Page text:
ENS 314 - 4A - ENS-314 Global Environmental Change Living...

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ENS-314 Global Environmental Change Living in the Environment: Concepts, Connections, and Solutions , 16th ed., by G. Tyler Miller, Jr., and Scott E. Spoolman (Belmont, CA: Brooks/Cole CENGAGE Learning, 2009). Written Assignment 4 - Chapters 14 through 16 Answer each of the following questions thoroughly. Provide each answer with scientific/technical detail. For certain questions you may need to supplement your answers with statistics or relevant examples. Be sure to acknowledge and cite your sources properly, preferably in APA style. 1. What are the implications of finite mineral supplies? “All nonrenewable mineral resources exist in finite amounts, and as we get closer to depleting any mineral resource, the environmental impacts of extracting it generally become more harmful.”(pp 360) Relying on finite resources places a community or country in a difficult position once the resources are depleted. Similar to our current impending situation with fossil fuels and S. Koreas experience after exporting most of their copper and iron. Once the finite materials are exhausted we need to find a replacement source. Should we need those materials for future endeavors, they wont be available. United States, Germany, and Russia— use 75% of all widely used metals with only 8% of the population. As countries become more and more developed they too will require more use of these finite materials, expediting the depletion. Many of these finite resources are used for our countries economy and military strength. i.e. four strategic metal resources; manganese, cobalt, chromium, and platinum. Without these finite materials our countries security could be compromised. Another implication regularly experienced as resources become depleted, prices for the material increase. The economics of a material must be balanced with its required usefulness otherwise it becomes economically depleted.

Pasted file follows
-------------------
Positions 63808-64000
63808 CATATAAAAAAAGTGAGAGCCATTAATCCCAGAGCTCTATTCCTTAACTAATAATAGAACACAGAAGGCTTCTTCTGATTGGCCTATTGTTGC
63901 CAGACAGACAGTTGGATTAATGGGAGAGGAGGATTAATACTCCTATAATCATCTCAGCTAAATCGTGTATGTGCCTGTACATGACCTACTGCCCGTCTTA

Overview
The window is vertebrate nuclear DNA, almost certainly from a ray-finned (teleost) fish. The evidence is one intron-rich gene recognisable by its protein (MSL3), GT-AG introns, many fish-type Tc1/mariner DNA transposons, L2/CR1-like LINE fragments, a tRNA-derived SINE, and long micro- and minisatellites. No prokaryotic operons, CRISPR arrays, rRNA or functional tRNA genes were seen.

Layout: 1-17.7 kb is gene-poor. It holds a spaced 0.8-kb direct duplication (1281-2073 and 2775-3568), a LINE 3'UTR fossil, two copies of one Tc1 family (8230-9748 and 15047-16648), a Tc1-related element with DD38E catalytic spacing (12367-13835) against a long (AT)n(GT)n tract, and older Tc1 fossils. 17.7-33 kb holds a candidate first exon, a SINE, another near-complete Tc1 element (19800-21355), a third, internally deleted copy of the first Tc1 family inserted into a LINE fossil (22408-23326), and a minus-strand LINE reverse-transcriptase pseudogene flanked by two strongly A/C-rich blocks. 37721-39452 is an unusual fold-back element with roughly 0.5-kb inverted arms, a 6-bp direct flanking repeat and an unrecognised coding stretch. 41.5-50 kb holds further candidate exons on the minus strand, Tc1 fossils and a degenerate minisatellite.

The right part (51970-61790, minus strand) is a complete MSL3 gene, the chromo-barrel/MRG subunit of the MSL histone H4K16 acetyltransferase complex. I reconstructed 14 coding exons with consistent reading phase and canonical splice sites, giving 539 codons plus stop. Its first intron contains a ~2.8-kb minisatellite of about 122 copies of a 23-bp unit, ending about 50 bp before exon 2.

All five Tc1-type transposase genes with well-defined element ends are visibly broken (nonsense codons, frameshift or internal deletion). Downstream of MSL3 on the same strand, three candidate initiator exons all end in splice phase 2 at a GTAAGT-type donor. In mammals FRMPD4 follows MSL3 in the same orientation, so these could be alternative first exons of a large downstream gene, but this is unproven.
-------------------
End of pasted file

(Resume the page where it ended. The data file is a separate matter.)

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How should we address impending shortages? (LO 4.1) We have five choices for impending shortages: recycle, waste less, use less, find a substitute and do without. While scientist continue to work on nanotechnology, it’s imperative that alternate sources be identified and tested. Nanotechnology is being used currently in every day life through stain- resistant and wrinkle- free coatings on clothes, odor- eating socks, self- cleaning coatings on windows and windshields, cosmetics and sunscreens. More studies are being performed to develop nanotechnology for finite materials. We can also mine lower-grade Ore and look to our oceans however, these solutions can result in less then optimal results. Another way to address the impending shortages would be regulate and limit the usage and distribution. 2. What is your opinion regarding the use of nuclear power as a source of energy? Describe the
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This note was uploaded on 09/29/2010 for the course NATURAL SC ENS 314 taught by Professor Earnshaw during the Summer '10 term at Thomas Edison State.

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ENS 314 - 4A - ENS-314 Global Environmental Change Living...

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